Jacob Samuel receives CFBF’s YF&R Achievement Award

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By Craig W. Anderson

Jacob “Jake” Samuel, a San Joaquin Farm Bureau farmer and board member received the Young Farmers & Ranchers Achievement Award at the 105th California Farm Bureau’s Annual Meeting held in Reno in conjunction with the California Young Farmers & Ranchers State Conference.

About the procedure of competing for the award, Samuel said, “I don’t know the logistics of the CAFB’s grading. However, I do know that it took into account leadership from Farm Bureau and Young Farmers & Ranchers and other organizations as well as demonstrated success from within my business.”

He had a 30 minute interview with four individuals from Farm Bureau “…that was not a second longer which is hard to do when there is so much I’d like to talk about.”

“This entire experience has been very interesting and exciting,” Samuel said. “I’m looking forward to the AFBF competition in January.”

“I’m absolutely thrilled by Jake’s award,” said SJFB Executive Director Andrew Genesci. “He’s a good guy and farmer. Whenever I talk with him I’m impressed by his knowledge and how he reflects what his family has accomplished.”

“I think he has a good chance to make the Top Ten at the AFBF’s Annual Meeting and I wouldn’t be surprise if he wins it all,” Genesci said.

A graduate of Cal Poly, San Luis Obispo and a Farmington resident, Samuel is a fourth-generation farmer in his family’s diversified operation and the oldest of four brothers. He commented, “I love being a part of my family business and what we are all building together is exciting. It’s hard at times, though, as we navigate the daily business operations but we set business aside when we have family dinners or sit at the Thanksgiving table.”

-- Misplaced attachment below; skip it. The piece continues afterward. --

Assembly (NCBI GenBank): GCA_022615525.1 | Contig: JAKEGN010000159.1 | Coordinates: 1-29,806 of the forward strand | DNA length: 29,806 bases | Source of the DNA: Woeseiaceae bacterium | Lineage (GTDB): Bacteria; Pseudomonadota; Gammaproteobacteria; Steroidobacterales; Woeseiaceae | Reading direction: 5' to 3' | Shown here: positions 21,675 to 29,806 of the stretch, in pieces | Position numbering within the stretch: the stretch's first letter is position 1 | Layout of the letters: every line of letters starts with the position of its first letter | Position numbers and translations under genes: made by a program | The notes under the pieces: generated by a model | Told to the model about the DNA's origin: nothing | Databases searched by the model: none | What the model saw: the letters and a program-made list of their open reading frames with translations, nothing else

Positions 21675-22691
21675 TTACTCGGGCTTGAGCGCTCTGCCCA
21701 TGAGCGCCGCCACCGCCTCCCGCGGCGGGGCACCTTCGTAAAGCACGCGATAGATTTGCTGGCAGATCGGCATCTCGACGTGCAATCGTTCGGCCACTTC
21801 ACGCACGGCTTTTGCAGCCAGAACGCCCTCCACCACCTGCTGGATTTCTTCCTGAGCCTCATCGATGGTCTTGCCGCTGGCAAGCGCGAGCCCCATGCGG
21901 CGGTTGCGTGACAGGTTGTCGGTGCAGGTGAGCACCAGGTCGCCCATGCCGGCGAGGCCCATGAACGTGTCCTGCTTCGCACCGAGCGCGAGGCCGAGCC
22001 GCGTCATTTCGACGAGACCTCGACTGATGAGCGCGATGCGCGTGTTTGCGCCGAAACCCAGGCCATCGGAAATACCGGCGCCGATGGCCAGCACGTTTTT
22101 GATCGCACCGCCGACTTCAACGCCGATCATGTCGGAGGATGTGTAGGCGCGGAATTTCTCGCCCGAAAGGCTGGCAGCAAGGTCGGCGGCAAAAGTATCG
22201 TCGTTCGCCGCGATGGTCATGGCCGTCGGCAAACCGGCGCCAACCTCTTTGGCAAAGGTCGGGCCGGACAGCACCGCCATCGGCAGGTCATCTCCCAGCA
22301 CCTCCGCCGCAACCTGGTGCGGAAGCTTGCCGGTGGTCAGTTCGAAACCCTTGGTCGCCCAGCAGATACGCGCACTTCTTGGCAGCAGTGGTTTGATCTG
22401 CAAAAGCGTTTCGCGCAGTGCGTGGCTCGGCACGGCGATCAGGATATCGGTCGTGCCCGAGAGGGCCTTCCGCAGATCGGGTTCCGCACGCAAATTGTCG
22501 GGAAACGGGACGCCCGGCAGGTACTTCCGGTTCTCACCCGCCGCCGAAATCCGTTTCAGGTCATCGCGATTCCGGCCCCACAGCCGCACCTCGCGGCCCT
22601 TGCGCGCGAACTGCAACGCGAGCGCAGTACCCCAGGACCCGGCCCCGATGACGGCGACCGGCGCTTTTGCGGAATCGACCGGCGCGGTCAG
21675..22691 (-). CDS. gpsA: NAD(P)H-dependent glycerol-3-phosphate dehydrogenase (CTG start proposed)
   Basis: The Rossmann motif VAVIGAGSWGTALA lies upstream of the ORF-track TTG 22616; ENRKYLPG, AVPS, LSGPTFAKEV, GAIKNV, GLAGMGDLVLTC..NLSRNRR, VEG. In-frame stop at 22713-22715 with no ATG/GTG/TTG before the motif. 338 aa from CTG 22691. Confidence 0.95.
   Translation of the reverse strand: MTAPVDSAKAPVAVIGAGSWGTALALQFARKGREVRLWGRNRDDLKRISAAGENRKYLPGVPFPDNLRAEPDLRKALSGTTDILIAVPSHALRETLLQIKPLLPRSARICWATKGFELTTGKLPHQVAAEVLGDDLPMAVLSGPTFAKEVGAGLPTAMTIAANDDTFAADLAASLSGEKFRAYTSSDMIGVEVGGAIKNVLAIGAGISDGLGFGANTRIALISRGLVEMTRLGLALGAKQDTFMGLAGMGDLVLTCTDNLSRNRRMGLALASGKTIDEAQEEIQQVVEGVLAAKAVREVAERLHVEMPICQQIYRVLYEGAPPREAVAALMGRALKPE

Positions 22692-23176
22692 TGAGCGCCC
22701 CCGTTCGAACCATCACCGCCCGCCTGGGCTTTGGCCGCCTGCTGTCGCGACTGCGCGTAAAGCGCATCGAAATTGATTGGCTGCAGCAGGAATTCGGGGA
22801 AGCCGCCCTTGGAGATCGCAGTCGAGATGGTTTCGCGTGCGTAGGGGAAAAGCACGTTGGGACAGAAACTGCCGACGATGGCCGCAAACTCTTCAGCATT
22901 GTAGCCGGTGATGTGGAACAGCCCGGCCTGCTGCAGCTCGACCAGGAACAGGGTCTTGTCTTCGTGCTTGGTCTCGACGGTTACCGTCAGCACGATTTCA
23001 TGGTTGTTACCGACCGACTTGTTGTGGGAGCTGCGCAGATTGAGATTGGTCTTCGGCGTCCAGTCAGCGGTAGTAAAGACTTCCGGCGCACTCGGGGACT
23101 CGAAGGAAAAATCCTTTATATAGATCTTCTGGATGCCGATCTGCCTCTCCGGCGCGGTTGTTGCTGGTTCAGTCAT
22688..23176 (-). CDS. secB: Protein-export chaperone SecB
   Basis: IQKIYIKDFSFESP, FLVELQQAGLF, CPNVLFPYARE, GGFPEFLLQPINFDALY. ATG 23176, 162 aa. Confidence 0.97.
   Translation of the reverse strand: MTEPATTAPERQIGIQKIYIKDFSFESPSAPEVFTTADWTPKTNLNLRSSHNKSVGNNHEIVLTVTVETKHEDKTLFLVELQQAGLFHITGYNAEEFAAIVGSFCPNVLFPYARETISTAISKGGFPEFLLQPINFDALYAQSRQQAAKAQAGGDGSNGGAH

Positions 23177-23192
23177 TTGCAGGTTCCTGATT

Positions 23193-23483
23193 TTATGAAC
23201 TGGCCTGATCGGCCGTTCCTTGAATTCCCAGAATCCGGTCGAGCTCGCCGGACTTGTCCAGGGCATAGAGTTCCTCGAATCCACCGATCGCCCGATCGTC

At Cal Poly he majored in agribusiness with a focus in farm management and a minor in fruit science. Samuel’s Alpha Gamma Rho fraternity membership and his experience on the Board of Directors of the Associated Student Body contributed to his business knowledge, he said. He also served on the fraternity’s Alumni Board of the Chi Chapter “where I learned a lot about leadership and how to work with different business leaders across the state and across all ages.”

Samuel is part-owner of Shade Tree Farming which he helped found in 2016. He also helps with administrative duties for the family-owned Samuel Farms and has assumed a vital marketing role as CEO for the family’s dried-fruit business, Sunrise Fresh.

“I’ve always wanted to be a farmer, but at a young age I never settled for following people,” Samuel explained. “There are things that people find out about later in life regarding what they are meant to be and do, and some never find that passion or ability. I’m not in the orchards as much now, as my brothers now do most of that, but I also watch market trends and analyze financials and try to strategize and place our companies in the right direction and place for success.”

“The cliché that working with family is both rewarding and challenging is very much true but I’m happy to be building what we are with my family,” Samuel said.

“We grow cherries, walnuts and almonds,” Samuel explained. “We custom nut harvest for others across San Joaquin County and Stanislaus County. The cherries and other fruits that don’t make the fresh market, we dry and process for finish food use across multiple categories.”